Italian minister falls victim to corruption

CLAUDIO MARTELLI, the Italian Justice Minister, resigned yesterday after being named in connection with Italy's biggest political corruption scandal and possibly the P2 Masonic plot. He was the first minister in the present government to resign, though the shadow of suspicion has fallen over others, too.

Mr Martelli, the former right- hand man to Bettino Craxi, the discredited Socialist leader and former prime minister, has been spearheading the campaign to unseat his former boss, presenting himself as the clean, younger-generation leader able to save his moribund party. His resignation is clearly intended to preserve this image, for such a move is by no means automatic in Italy and other politicians have preferred to cling to their jobs no matter what the charges against them.

Mr Martelli's name was dragged into the morass of corruption investigations by Silvio Larini, a close friend and associate of Mr Craxi who, after several months in apparently luxurious hiding in France, Switzerland and a south Pacific island, gave himself up to the Italian authorities at the weekend and started telling at least part of what he knew.

One of the things he knew about was a numbered account with the Union des Banques Suisses in Lugano, which he reportedly confessed was opened in his name and into which the Socialist Party allegedly had some of the vast proceeds from corruption paid. And in particular a certain sum of dollars 7m ( pounds 4.9m) allegedly paid in by Roberto Calvi, the crooked former head of the Banco Ambrosiano, on behalf of his ally Licio Gelli, the sinister spider at the centre of the P2 Masonic web of conspiracy to subvert and take over Italy.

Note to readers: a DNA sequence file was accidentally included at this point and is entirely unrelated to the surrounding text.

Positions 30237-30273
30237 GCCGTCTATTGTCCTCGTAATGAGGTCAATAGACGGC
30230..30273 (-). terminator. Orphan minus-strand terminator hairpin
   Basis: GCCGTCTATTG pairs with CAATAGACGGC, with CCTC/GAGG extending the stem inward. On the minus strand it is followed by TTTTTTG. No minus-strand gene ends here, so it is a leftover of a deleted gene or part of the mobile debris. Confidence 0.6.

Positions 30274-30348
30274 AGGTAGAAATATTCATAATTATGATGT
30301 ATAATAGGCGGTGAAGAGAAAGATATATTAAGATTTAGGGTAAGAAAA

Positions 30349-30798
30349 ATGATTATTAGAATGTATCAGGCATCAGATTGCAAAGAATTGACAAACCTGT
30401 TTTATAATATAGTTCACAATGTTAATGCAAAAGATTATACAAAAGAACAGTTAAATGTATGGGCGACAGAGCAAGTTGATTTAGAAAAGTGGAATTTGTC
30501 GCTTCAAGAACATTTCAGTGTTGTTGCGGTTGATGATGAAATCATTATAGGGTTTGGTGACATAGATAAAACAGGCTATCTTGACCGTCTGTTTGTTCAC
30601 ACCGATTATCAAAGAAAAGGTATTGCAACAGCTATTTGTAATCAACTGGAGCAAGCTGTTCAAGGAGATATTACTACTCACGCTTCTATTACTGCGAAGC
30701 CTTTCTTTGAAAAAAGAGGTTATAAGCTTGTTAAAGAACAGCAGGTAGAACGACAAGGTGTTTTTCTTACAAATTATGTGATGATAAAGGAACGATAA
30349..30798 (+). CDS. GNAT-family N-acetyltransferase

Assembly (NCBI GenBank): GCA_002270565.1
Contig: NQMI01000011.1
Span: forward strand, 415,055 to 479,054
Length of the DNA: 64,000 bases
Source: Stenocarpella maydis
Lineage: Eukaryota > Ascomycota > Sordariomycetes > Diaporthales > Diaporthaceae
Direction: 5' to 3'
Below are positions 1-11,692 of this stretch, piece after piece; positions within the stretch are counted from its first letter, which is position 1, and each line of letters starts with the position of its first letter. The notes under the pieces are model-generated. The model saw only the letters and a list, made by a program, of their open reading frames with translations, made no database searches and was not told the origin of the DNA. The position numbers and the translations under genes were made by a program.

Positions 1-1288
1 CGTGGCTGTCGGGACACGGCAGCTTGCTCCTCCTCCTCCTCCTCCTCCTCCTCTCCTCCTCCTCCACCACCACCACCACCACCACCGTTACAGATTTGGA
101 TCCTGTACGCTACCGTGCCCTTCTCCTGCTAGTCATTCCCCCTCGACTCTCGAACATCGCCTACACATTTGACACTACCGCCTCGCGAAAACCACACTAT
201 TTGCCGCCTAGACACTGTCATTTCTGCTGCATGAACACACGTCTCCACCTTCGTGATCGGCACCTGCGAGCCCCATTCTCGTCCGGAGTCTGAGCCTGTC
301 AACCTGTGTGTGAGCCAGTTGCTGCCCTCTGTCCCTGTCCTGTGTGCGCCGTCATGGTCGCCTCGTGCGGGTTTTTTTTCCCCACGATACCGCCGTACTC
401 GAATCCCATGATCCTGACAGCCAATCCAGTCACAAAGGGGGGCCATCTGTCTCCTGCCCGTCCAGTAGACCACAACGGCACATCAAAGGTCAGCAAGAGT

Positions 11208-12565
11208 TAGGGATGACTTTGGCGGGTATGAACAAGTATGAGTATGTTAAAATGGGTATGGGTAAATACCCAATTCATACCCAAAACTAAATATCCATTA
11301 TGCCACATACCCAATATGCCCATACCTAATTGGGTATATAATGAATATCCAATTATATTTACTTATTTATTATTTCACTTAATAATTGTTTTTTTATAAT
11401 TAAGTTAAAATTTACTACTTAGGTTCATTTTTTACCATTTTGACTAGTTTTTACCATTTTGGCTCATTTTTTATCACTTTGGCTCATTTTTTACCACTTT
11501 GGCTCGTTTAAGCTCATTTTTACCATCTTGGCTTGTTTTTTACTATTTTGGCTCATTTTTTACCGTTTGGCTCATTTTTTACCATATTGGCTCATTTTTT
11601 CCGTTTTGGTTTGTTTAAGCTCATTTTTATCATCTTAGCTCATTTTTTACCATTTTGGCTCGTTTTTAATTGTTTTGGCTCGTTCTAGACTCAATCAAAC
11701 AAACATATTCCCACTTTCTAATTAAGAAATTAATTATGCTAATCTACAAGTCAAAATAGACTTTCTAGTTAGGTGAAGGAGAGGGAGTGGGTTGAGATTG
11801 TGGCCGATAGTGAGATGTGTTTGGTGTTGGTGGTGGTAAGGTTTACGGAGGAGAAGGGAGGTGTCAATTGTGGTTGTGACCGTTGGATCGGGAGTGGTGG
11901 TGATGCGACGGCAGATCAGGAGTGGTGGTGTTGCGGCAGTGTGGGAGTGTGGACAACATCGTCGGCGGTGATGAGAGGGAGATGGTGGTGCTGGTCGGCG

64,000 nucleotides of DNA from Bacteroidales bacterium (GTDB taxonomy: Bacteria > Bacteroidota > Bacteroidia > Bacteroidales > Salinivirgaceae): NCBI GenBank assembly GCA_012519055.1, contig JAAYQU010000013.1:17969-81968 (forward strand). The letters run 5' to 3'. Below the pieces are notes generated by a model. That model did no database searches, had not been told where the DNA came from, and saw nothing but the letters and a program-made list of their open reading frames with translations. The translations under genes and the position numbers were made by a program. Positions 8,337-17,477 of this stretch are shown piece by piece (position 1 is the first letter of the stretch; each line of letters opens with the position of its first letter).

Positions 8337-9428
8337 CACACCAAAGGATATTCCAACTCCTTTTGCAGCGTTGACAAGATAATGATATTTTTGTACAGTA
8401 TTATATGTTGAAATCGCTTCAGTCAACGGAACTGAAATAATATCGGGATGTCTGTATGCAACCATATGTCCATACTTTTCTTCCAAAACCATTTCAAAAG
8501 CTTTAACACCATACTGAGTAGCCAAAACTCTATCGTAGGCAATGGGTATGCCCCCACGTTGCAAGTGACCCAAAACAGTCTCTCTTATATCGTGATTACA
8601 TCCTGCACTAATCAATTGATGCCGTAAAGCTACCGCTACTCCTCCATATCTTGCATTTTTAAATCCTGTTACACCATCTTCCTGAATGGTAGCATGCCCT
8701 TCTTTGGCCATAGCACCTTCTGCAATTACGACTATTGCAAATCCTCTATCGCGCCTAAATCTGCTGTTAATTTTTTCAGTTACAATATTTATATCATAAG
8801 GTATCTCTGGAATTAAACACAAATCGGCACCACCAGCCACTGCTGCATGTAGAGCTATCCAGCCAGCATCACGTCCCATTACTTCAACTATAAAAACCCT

The money was allegedly a kickback on a loan which the Socialist leaders had organised to help bail out the ailing Banco Ambrosiano. Rumours that Mr Martelli was connected with the account have been circulating since investigations into the P2 plot started 12 years ago and he has always flatly denied them. Learning that formal investigations were now to be opened against him he resigned.

According to leaks from the Milan public prosecutor's office, Mr Larini has also allegedly stated that millions of pounds' worth of kickbacks from work on the Milan underground railway were actually destined for Mr Craxi himself. Mr Larini is involved in a company that technically owns a beautiful villa in Hammamet, Tunisia, where members of the Craxi family spend their holidays.

Mr Larini's return and his confessions came only a couple of days ahead of the Socialist Party national assembly, due to open tonight, in which Mr Craxi is supposed to bow out and a successor be nominated. Mr Martelli yesterday also resigned from the party and probably will not be there, but in any case his bid seemed doomed as it would have hopelessly divided the leadership.

Who will take over from Mr Craxi after 15 years of autocratic leadership, and try to salvage the century-old party that is rapidly losing almost all the voters it had, is still undecided. The Socialist secretariat, which failed to produce a successor on Tuesday night, meets again this morning, and the assembly is due to vote tomorrow.

Mr Craxi has received notifications of four separate investigations against him for corruption and related crimes. But the scandals involve the other ruling parties too. This week the former Christian Democrat party (DC) secretary, Arnaldo Forlani, the head of DC's Rome branch, Vittorio Sbardella, nicknamed 'The Shark', and two leading members of the Republican Party have either been served notice of investigations or allegedly been implicated by witnesses.

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